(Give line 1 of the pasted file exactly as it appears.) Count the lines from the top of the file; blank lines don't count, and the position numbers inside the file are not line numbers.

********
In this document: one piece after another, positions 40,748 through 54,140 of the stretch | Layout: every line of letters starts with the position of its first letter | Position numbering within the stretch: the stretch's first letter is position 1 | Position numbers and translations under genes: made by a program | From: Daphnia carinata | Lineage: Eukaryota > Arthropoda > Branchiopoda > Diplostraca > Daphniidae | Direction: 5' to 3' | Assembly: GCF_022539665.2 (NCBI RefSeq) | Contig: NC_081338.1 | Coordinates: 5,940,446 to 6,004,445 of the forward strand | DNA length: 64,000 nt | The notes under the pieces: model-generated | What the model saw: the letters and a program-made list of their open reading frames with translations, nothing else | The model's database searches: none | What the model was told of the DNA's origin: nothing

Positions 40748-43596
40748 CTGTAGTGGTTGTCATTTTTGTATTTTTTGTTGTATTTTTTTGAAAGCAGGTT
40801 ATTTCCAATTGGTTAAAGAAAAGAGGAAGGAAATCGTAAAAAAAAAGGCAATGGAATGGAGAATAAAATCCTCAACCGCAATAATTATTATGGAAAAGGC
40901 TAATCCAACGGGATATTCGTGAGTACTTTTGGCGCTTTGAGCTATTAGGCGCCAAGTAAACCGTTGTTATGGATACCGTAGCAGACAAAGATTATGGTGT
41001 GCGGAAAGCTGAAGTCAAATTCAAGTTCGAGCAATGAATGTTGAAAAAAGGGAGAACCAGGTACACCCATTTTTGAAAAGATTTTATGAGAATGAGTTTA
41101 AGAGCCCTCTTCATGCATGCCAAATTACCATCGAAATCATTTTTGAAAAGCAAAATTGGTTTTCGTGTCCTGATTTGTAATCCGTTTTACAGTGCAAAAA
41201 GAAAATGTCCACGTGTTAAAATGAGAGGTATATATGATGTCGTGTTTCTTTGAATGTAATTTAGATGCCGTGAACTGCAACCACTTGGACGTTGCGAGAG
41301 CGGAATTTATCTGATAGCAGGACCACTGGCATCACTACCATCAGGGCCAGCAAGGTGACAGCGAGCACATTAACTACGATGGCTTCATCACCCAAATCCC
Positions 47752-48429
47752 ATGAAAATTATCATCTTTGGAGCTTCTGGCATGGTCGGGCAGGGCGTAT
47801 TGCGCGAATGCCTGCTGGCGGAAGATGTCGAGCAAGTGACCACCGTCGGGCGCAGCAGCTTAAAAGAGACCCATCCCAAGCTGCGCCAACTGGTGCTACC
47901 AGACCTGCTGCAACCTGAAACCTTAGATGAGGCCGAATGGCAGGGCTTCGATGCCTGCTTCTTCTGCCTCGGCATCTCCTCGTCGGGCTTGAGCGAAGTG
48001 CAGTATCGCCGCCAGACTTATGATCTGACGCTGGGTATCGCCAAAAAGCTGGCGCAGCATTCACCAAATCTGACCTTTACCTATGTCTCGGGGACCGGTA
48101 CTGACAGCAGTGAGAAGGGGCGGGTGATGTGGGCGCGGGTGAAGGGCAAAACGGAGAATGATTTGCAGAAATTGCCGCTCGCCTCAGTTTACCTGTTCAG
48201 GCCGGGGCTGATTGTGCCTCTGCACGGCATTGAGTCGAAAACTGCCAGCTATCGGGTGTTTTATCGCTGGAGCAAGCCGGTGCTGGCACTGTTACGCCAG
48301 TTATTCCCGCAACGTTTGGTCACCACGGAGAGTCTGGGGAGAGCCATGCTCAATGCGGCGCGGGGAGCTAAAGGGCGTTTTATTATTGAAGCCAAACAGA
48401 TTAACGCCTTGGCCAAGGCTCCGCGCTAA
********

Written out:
In this document: one piece after another, positions 40,748 through 54,140 of the stretch | Layout: every line of letters starts with the position of its first letter | Position numbering within the stretch: the stretch's first letter is position 1 | Position numbers and translations under genes: made by a program | From: Daphnia carinata | Lineage: Eukaryota > Arthropoda > Branchiopoda > Diplostraca > Daphniidae | Direction: 5' to 3' | Assembly: GCF_022539665.2 (NCBI RefSeq) | Contig: NC_081338.1 | Coordinates: 5,940,446 to 6,004,445 of the forward strand | DNA length: 64,000 nt | The notes under the pieces: model-generated | What the model saw: the letters and a program-made list of their open reading frames with translations, nothing else | The model's database searches: none | What the model was told of the DNA's origin: nothing